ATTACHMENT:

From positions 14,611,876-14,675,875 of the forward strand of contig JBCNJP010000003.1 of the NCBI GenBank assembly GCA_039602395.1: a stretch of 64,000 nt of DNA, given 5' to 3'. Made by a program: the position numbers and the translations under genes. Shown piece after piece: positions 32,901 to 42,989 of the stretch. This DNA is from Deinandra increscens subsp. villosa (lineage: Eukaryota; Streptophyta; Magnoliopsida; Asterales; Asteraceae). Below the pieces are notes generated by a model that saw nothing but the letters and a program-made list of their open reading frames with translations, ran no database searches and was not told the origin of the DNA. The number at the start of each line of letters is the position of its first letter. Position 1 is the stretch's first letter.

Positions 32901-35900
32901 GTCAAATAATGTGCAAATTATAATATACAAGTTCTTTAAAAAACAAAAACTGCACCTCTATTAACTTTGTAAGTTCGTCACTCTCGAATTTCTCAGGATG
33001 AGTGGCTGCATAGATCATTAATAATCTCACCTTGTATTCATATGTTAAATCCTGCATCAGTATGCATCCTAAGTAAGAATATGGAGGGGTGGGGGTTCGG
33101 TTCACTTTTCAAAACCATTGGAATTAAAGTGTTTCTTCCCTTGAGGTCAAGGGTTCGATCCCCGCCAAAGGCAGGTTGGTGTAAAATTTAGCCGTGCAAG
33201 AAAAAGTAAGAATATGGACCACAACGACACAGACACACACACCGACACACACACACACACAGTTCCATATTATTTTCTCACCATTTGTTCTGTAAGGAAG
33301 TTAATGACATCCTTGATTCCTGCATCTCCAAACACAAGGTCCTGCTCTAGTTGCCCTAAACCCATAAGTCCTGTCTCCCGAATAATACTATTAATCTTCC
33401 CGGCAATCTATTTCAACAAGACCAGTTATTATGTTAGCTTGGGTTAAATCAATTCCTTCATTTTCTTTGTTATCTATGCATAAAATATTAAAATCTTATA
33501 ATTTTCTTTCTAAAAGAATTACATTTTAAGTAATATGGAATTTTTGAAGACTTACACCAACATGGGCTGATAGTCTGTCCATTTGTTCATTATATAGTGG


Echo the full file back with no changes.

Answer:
From positions 14,611,876-14,675,875 of the forward strand of contig JBCNJP010000003.1 of the NCBI GenBank assembly GCA_039602395.1: a stretch of 64,000 nt of DNA, given 5' to 3'. Made by a program: the position numbers and the translations under genes. Shown piece after piece: positions 32,901 to 42,989 of the stretch. This DNA is from Deinandra increscens subsp. villosa (lineage: Eukaryota; Streptophyta; Magnoliopsida; Asterales; Asteraceae). Below the pieces are notes generated by a model that saw nothing but the letters and a program-made list of their open reading frames with translations, ran no database searches and was not told the origin of the DNA. The number at the start of each line of letters is the position of its first letter. Position 1 is the stretch's first letter.

Positions 32901-35900
32901 GTCAAATAATGTGCAAATTATAATATACAAGTTCTTTAAAAAACAAAAACTGCACCTCTATTAACTTTGTAAGTTCGTCACTCTCGAATTTCTCAGGATG
33001 AGTGGCTGCATAGATCATTAATAATCTCACCTTGTATTCATATGTTAAATCCTGCATCAGTATGCATCCTAAGTAAGAATATGGAGGGGTGGGGGTTCGG
33101 TTCACTTTTCAAAACCATTGGAATTAAAGTGTTTCTTCCCTTGAGGTCAAGGGTTCGATCCCCGCCAAAGGCAGGTTGGTGTAAAATTTAGCCGTGCAAG
33201 AAAAAGTAAGAATATGGACCACAACGACACAGACACACACACCGACACACACACACACACAGTTCCATATTATTTTCTCACCATTTGTTCTGTAAGGAAG
33301 TTAATGACATCCTTGATTCCTGCATCTCCAAACACAAGGTCCTGCTCTAGTTGCCCTAAACCCATAAGTCCTGTCTCCCGAATAATACTATTAATCTTCC
33401 CGGCAATCTATTTCAACAAGACCAGTTATTATGTTAGCTTGGGTTAAATCAATTCCTTCATTTTCTTTGTTATCTATGCATAAAATATTAAAATCTTATA
33501 ATTTTCTTTCTAAAAGAATTACATTTTAAGTAATATGGAATTTTTGAAGACTTACACCAACATGGGCTGATAGTCTGTCCATTTGTTCATTATATAGTGG